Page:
By the year 2050 we will witness a significant transformation in the economic and political order in the Indo-Pacific region. Today’s emerging markets will become the economic giants of tomorrow. Indonesia and India will climb up the ranks, growing at a rate twice as fast as incumbent G20 nations like the U.S., Japan, Germany and the United Kingdom. Vietnam is estimated to progress from the world’s 32nd largest economy and become one of the top twenty largest economies within the next two decades.
While Australia’s status as a developed economy will continue, it is predicted Australia will fall behind from 19th to 28th place and as a result, Australia will find itself in a geographic region of economic giants. In terms of growth, PwC predicts that Vietnam’s average real GDP growth will be 5 percent per year compared to Australia’s 2.7 percent per year estimate. Geopolitical trends have given the surrounding context a lot of uncertainty. Assessments of America’s influence and its role in Asia have diminished since the 2016 election of President Donald Trump. The American exit from the Trans-Pacific Partnership trade agreement soon after President Trump’s inauguration and his decision not to attend the East Asia Summit are both clear signals of his administration’s lack of interest in shaping the economic and political future of the region.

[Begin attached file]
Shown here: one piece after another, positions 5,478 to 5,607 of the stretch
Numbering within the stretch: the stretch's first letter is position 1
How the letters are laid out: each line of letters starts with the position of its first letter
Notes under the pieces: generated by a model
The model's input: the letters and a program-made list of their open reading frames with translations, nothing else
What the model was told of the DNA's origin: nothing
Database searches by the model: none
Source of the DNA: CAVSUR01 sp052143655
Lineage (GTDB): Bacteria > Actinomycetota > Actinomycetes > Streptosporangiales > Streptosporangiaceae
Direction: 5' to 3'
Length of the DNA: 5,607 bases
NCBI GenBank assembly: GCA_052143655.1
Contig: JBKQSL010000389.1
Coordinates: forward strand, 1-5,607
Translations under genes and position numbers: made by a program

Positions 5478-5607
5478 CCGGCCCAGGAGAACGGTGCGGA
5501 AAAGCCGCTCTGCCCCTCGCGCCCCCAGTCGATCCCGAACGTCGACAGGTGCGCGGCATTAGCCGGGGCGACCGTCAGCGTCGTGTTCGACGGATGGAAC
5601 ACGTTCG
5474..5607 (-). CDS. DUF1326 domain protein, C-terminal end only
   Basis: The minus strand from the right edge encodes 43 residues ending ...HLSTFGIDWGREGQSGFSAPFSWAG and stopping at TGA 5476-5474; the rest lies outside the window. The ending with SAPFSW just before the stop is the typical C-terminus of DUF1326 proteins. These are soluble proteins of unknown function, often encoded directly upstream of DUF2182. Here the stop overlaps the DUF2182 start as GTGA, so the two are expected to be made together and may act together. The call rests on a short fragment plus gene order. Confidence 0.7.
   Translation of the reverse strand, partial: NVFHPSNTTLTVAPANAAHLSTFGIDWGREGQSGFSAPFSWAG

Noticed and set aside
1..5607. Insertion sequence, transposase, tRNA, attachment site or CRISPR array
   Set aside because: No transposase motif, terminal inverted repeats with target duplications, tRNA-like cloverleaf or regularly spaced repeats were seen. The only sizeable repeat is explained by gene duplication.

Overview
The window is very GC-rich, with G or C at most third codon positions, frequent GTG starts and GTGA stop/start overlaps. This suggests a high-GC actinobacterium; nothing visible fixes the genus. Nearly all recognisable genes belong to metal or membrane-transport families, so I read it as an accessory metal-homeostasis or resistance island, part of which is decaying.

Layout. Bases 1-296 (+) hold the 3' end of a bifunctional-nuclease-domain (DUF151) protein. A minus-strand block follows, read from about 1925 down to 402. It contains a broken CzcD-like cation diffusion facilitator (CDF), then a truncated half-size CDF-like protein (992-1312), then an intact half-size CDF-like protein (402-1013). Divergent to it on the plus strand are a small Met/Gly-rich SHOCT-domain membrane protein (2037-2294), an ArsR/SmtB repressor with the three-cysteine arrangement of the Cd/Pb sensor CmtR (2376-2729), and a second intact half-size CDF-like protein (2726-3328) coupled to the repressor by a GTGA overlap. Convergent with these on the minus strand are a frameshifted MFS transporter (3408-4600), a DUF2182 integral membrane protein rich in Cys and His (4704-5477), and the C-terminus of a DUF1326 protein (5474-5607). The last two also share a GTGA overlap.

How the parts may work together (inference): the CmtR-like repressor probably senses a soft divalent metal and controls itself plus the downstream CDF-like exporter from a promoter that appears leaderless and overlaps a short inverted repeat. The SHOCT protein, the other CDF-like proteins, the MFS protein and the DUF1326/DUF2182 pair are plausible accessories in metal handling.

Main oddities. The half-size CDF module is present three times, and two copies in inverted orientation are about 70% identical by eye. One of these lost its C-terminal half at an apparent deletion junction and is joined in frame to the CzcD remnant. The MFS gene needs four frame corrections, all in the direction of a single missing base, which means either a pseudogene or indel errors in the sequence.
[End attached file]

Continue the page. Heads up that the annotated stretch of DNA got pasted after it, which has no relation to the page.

Alongside the wavering influence of the US looms the rise of China, over which hangs the question of whether or not it will behave like a responsible power in the region. Vietnam has the South China Sea, a bitter border conflict in 1979, and over a thousand years of history to remind it of the fact its giant northern neighbour is not always peaceable. These sharp geopolitical realities justify Australia’s and Vietnam’s pursuit of a strategic partnership. A case not often presented is the justification for an economic partnership. Vietnam is looking for reliable partners to help keep its ascendant economy on track and continue its integration into the global economy.
A distinct opportunity presents itself to build a stronger relationship with Vietnam that is in line with the trajectory of the Indo-Pacific region, which not only focusses on security and strategic partnerships, but on economic opportunities as well. The story of Vietnam’s domestic economic transformation since the end of the Vietnam War and Australia’s early role in that transformation sets a strong precedent upon which an economic partnership can be built.